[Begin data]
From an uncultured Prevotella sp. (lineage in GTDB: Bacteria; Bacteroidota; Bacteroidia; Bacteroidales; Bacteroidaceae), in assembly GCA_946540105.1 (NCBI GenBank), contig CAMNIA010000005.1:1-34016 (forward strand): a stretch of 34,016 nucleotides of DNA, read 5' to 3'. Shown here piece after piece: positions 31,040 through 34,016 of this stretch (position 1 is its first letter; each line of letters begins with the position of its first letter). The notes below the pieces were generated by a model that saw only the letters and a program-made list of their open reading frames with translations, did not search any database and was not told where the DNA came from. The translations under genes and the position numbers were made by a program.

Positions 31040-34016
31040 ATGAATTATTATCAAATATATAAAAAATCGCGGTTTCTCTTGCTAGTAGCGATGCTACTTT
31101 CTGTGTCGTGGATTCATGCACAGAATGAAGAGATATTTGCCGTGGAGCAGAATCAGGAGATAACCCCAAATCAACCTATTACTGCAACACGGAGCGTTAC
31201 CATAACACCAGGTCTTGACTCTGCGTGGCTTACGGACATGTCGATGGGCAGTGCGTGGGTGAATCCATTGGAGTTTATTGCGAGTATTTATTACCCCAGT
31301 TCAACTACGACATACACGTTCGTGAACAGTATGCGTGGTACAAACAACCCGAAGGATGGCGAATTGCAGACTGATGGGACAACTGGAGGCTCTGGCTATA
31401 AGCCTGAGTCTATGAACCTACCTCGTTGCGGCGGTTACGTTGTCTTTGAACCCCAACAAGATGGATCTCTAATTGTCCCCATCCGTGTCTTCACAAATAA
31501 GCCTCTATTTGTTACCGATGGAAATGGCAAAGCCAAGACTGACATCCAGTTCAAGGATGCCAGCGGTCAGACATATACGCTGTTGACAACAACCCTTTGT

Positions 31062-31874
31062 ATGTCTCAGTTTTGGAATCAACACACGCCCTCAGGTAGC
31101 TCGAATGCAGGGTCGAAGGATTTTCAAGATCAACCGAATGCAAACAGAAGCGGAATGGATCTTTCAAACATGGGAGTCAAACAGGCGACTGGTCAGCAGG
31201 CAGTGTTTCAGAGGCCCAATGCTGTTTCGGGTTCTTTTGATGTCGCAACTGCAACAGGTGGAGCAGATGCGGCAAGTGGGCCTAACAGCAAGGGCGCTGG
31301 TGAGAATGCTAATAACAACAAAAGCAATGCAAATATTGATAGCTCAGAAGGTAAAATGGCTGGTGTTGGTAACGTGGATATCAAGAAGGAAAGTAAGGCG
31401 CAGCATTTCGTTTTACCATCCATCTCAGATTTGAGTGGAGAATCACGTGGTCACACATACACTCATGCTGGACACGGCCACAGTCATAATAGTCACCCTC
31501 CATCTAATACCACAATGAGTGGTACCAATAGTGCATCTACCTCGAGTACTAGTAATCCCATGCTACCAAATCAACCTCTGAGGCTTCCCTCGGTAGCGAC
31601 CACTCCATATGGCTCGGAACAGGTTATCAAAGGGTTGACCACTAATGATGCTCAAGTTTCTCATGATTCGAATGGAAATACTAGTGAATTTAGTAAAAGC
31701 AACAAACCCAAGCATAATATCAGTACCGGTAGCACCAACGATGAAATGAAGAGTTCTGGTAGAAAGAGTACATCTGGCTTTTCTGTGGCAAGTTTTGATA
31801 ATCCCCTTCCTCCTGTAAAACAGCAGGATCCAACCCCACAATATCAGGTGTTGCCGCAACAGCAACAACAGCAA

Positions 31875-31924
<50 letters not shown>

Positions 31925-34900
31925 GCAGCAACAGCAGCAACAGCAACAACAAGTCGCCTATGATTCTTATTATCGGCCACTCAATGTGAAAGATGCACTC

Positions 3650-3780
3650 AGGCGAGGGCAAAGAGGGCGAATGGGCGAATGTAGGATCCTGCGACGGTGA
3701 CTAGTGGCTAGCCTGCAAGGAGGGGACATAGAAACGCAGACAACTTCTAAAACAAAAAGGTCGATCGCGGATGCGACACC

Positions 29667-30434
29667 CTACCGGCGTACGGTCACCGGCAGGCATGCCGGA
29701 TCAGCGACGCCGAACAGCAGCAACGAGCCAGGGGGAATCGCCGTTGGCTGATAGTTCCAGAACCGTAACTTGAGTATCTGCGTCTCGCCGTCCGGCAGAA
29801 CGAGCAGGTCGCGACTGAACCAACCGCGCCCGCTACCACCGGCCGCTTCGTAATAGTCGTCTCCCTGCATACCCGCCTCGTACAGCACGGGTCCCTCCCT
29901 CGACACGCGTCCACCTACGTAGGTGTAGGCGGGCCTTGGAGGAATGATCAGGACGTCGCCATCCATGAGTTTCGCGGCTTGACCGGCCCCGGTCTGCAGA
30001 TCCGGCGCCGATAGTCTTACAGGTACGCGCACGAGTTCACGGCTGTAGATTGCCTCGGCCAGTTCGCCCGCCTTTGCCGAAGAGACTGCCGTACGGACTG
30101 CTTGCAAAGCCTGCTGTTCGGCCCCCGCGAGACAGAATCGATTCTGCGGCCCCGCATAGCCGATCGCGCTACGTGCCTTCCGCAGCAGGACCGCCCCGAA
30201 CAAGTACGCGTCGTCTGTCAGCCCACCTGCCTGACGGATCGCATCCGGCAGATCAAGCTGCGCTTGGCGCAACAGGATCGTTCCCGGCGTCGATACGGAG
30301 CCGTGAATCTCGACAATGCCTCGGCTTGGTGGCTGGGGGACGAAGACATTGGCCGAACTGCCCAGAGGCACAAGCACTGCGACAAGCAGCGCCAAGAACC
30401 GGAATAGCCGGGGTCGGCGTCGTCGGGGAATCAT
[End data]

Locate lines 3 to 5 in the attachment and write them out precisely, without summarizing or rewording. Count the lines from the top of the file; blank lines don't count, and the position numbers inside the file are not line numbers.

31040 ATGAATTATTATCAAATATATAAAAAATCGCGGTTTCTCTTGCTAGTAGCGATGCTACTTT
31101 CTGTGTCGTGGATTCATGCACAGAATGAAGAGATATTTGCCGTGGAGCAGAATCAGGAGATAACCCCAAATCAACCTATTACTGCAACACGGAGCGTTAC
31201 CATAACACCAGGTCTTGACTCTGCGTGGCTTACGGACATGTCGATGGGCAGTGCGTGGGTGAATCCATTGGAGTTTATTGCGAGTATTTATTACCCCAGT